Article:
Josh Vance, Pitkin County’s epidemiologist, said the increased case numbers are partially the result of Thanksgiving gatherings. He said public health officials are bracing themselves for what happens in the next two weeks with Christmas and New Year’s Eve parties.

Red level restrictions have been shown to work, and have lowered transmission rates in counties where they’ve been implemented, Sabella said.

Three of the doctors associated the health board cited those numbers in urging members to adopt Red level restrictions without exception.

“I need to remind the board that this is exponential growth,” said Dr. Jeannie Seybold, a health board member. “I feel at this point we really need to stop this virus … before it is truly out of control.”

Dr. Kim Levin, the county’s medical officer who was on her way to a shift at Aspen Valley Hospital’s emergency room, and Dr. Christa Geiszl, a board alternate, also urged board members to heed the warnings by public health officials and impose Red level restrictions.

“The numbers are increasing in a way that’s scaring me,” Geiszl said.

Dr. Tom Kurt, however, initially proposed implementing the Red level restrictions but exempting restaurants from them. He said restaurants “have been suffering terribly” and closing them would only encourage people to gather in private settings.

Commissioner Patti Clapper, also an alternate member of the health board, warned about “unintended consequences” of imposing Red restrictions, including the health and well-being of laid-off restaurant workers, and increased stress that could manifest itself in drug and alcohol use and domestic violence.

“We need to look at the broader picture,” Clapper said.

The state will move the county into Red involuntarily if one of two other metrics rises to Red level thresholds — the positivity rate and the hospitalization rate. That happens if the positivity rate hits 15% or three people are hospitalized in one day.

Thanks to recent added testing capability, the county’s positivity rate, which was at 8% on Monday, remains in Yellow levels, Sabella said. The hospitalization rate also remains comfortable, with all intensive care unit beds available and no one hospitalized with COVID-19, said Dave Ressler, CEO at Aspen Valley Hospital.

Hospital employees misreported data over the weekend, Ressler said, and instead of reporting all ICU beds available reported that none were available. The mistake has been corrected and reported to the state, he said.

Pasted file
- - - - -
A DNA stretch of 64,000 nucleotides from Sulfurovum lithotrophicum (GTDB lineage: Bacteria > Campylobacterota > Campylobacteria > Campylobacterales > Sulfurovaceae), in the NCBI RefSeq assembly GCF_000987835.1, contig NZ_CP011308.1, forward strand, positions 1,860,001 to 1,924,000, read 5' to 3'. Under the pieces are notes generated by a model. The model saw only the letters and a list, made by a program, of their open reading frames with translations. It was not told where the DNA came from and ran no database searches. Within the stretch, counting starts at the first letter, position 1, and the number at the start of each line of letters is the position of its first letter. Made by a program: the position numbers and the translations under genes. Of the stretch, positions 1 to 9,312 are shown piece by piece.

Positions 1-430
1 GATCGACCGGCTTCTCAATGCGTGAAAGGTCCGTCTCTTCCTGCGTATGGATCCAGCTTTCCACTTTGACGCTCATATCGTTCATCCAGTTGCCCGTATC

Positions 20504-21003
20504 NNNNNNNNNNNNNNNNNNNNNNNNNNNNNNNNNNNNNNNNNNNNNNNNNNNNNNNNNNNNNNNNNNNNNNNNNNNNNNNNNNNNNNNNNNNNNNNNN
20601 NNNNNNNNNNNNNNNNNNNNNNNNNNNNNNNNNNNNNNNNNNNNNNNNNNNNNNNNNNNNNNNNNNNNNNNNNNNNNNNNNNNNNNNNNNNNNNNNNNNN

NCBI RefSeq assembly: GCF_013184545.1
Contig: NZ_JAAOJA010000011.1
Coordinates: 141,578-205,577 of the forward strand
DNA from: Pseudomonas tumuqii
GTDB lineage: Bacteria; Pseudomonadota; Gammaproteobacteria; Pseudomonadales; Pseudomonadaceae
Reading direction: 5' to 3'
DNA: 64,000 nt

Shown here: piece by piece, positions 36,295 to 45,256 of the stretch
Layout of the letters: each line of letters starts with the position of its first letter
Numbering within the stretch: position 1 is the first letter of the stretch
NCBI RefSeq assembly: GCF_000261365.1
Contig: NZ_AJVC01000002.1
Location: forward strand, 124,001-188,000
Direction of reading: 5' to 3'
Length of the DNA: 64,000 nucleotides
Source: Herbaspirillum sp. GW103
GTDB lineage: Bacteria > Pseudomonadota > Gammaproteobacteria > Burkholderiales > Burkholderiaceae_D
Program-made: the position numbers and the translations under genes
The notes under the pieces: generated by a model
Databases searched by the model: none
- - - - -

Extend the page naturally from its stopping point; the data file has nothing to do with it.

The problem area Monday at AVH was the number of hospital staff out with COVID-19 or under quarantine because of contact with a person who tested positive, Ressler said.

Another problem Monday was rapidly filling hospital beds in the area, with St. Mary’s Medical Center in Grand Junction currently unable to accept patients, he said. If AVH needs to transfer a COVID-19 patient, officials would have to look to Denver.

Valley View Hospital in Glenwood Springs did have COVID-19 patients as of Monday, but still had capacity, Ressler said.

It’s not clear why AVH isn’t experiencing a rise in hospitalizations like our neighbors, he said.

“There’s some sense that the most vulnerable (county residents) are keeping themselves safe,” Ressler said. “Beyond that, we expect we will be affected by the virus.”

The health board will meet again the first week of January, when board Chairwoman Markey Butler warned there could be further consequences if virus case numbers don’t improve.

“Come Jan. 4, if we do not show improvement, we’re gonna go Red,” she said.


Pitkin County’s new restrictions under new Public Health Order, which begins Tuesday:

Personal gatherings: Sizes are reduced to zero. Only congregate with your own household. This applies to all lodging reservations and accommodations.

Restaurants: permitted to operate at 25% occupancy with 9:30 p.m. last call and 10 p.m. closure. Restaurants only seat groups of same households

Group camps: Virtual or outdoors no more than 10.

Critical and non-critical retail: 50% capacity with curbside pickup encouraged

Personal services: 25% capacity up to 25 people

Office: 10% capacity

Gyms: 10% capacity up to 10 people per room. Reservations required.

Indoor events: None as of Dec. 20. No additional indoor Event Safety Plans will be accepted. Indoor Events with an ESP submitted as of Dec. 20 are permitted. ESP’s submitted after Dec. 20 for Indoor Events will not be permitted.

Outdoor events: still permitted at 25% capacity or 60 people

Outdoor guided services: 25% capacity up to 10 people

Traveler Affidavit: All persons traveling, including residents, are required to complete the Traveler Affidavit (including testing and quarantine requirements) if they have been gone from Pitkin County for more than 10 days.